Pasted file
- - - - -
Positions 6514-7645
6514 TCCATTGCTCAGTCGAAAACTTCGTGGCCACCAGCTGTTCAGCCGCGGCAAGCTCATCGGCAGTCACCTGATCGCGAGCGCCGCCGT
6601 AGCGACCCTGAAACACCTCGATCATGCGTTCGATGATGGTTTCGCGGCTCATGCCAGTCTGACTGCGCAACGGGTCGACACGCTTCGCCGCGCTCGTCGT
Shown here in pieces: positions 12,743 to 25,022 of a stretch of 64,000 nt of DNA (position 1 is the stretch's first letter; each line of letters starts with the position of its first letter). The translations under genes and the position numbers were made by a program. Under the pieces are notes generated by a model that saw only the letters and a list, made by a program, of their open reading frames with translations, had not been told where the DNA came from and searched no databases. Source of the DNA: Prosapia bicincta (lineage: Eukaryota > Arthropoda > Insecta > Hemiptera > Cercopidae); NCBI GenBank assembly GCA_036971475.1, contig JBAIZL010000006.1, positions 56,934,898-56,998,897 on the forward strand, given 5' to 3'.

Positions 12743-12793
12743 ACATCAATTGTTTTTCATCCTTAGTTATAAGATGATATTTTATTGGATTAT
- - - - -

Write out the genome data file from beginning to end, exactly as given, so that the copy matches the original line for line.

Positions 6514-7645
6514 TCCATTGCTCAGTCGAAAACTTCGTGGCCACCAGCTGTTCAGCCGCGGCAAGCTCATCGGCAGTCACCTGATCGCGAGCGCCGCCGT
6601 AGCGACCCTGAAACACCTCGATCATGCGTTCGATGATGGTTTCGCGGCTCATGCCAGTCTGACTGCGCAACGGGTCGACACGCTTCGCCGCGCTCGTCGT
Shown here in pieces: positions 12,743 to 25,022 of a stretch of 64,000 nt of DNA (position 1 is the stretch's first letter; each line of letters starts with the position of its first letter). The translations under genes and the position numbers were made by a program. Under the pieces are notes generated by a model that saw only the letters and a list, made by a program, of their open reading frames with translations, had not been told where the DNA came from and searched no databases. Source of the DNA: Prosapia bicincta (lineage: Eukaryota > Arthropoda > Insecta > Hemiptera > Cercopidae); NCBI GenBank assembly GCA_036971475.1, contig JBAIZL010000006.1, positions 56,934,898-56,998,897 on the forward strand, given 5' to 3'.

Positions 12743-12793
12743 ACATCAATTGTTTTTCATCCTTAGTTATAAGATGATATTTTATTGGATTAT